Message From Deputy Secretary Miller

June 25, 2010

President Obama is committed to the principles of open government: transparency, participation, and collaboration. On his first day in office, the President sent a memo directing all federal agencies to create unprecedented levels of openness in government. The team at the U.S. Department of Education took it to heart.

We are committed to unprecedented transparency as we administer the American Recovery and Reinvestment Act. We posted on the Department's website all the applications we received from States under the Recovery Act's State Fiscal Stabilization Fund, as well as detailed reports on jobs saved.

For Race to the Top, the State education reform program, we provided a detailed description of the process we would use to review and select the winners. For the first round, we posted reviewers' scores and comments so that everyone could see and learn from reviewers' work, and we will do the same for the second round.

A year ago, as we began preparing for the reauthorization of the Elementary and Secondary Education Act, members of the senior staff and the Secretary visited all 50 States on a listening and learning tour to hear Americans' ideas about No Child Left Behind and education reform. We also invited people to share their ideas on the Web.

In March, we posted our draft National Education Technology Plan on the Department's website. We invited people to share their comments, videos, and examples of how technology is changing and improving education.

To help spur innovation, our Investing in Innovation team created an innovation portal—a website where education innovators can share ideas and collaborate, where funders and educators can point out needs, and where people can gather to propose, develop, fund, implement, and improve education solutions in and outside of the classroom.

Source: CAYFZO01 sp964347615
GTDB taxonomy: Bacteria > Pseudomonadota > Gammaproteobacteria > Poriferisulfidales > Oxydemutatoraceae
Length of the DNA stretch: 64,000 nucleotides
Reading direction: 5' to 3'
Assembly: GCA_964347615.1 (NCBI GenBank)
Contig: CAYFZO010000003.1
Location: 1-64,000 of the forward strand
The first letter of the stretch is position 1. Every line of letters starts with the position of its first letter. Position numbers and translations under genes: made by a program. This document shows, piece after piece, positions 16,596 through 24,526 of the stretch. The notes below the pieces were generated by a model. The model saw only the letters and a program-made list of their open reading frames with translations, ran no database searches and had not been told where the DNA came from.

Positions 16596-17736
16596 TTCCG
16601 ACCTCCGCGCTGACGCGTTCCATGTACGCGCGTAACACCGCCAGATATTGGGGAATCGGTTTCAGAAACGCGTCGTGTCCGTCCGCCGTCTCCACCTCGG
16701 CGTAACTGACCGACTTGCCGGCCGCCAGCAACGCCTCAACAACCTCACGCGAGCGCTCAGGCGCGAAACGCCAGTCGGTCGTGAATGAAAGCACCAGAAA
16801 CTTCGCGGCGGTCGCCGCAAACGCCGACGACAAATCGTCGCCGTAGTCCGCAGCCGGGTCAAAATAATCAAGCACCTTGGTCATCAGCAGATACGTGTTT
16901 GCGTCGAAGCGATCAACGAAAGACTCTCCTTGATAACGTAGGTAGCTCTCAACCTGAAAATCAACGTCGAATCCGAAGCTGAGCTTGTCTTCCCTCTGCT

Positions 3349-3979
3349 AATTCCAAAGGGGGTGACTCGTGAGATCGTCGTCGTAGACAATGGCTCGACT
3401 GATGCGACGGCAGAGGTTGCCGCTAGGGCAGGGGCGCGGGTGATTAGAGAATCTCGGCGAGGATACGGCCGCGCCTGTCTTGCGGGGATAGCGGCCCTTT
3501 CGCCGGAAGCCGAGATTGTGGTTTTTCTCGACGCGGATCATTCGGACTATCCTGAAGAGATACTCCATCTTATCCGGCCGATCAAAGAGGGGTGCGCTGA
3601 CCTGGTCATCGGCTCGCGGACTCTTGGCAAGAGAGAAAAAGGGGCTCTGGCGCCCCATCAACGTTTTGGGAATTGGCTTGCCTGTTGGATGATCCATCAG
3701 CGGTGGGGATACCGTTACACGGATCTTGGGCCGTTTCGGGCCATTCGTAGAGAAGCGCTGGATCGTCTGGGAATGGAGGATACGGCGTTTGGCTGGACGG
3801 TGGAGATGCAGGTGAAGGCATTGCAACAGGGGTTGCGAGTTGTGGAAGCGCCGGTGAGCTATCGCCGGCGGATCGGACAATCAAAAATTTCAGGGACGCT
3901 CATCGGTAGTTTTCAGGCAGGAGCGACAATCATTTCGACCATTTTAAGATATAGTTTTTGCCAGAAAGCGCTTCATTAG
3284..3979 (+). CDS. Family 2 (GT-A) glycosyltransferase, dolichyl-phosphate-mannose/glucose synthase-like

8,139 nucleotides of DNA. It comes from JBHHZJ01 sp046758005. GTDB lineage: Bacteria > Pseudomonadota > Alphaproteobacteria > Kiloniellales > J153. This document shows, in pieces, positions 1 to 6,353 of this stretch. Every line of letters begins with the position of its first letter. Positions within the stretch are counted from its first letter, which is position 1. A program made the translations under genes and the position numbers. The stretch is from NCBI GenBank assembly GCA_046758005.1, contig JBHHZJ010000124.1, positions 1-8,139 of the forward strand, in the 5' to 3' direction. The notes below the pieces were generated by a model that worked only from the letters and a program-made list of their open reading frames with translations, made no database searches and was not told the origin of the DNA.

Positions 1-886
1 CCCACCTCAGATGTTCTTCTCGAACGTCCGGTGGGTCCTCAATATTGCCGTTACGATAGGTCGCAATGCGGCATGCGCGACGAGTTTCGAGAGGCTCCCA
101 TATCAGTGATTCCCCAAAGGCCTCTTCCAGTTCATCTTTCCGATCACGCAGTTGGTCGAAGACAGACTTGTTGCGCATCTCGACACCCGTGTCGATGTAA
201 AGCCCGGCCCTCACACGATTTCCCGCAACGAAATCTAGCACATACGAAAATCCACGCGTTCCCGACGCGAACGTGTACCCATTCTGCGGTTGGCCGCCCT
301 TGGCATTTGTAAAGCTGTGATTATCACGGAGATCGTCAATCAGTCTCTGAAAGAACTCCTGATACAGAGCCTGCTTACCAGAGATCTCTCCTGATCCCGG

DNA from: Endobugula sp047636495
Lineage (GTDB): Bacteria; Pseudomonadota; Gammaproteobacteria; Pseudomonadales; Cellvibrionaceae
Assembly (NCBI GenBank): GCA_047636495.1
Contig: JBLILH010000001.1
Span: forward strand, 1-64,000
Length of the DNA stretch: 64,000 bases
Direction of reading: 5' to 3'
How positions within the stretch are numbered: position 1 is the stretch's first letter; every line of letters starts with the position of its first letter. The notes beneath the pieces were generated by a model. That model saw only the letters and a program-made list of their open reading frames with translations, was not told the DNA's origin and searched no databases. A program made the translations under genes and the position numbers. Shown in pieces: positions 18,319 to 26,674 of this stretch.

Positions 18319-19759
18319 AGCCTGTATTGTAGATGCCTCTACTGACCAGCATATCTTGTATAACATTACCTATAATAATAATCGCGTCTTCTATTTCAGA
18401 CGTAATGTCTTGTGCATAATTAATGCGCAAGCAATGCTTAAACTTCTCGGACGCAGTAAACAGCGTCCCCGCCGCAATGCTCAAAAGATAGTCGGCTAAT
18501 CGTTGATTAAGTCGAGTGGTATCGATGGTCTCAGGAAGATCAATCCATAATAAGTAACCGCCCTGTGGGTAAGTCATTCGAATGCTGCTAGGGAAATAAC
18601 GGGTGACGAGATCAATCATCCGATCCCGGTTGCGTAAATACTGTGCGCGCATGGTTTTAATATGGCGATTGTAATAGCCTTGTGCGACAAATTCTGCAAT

We also posted on the Web names of political appointees working at the Department. We encouraged Department employees to offer their ideas on how to make our work more effective and efficient.

These are just a few of the ways the Department of Education is committed to open government.

We have plans to extend transparency to other areas. Our goal is to make transparency, public participation, and collaboration with partners "the way we do things" across Department programs and throughout our organization.

Right now, by releasing more data than ever before, we are supplying parents and students with vital information to empower them to make the best decisions about their education. We invite teachers, administrators, local and State officials, parents, and students to participate in our decision-making and hold us accountable. When we collaborate with the American people, we increase opportunities to identify novel and imaginative ways to meet the President's goal that, by 2020, the United States once again will lead the world in college completion.

We will be shining a light on data and information that show where we are as a nation and what we must do to reach the President's goal. We will be encouraging States, communities, and schools to do likewise so that all education stakeholders—educators, parents, students, and the public—have the information they need to make good decisions for children.

We look forward to hearing from you and from all others who have a stake in education about what we can do to improve this plan.

Anthony W. Miller

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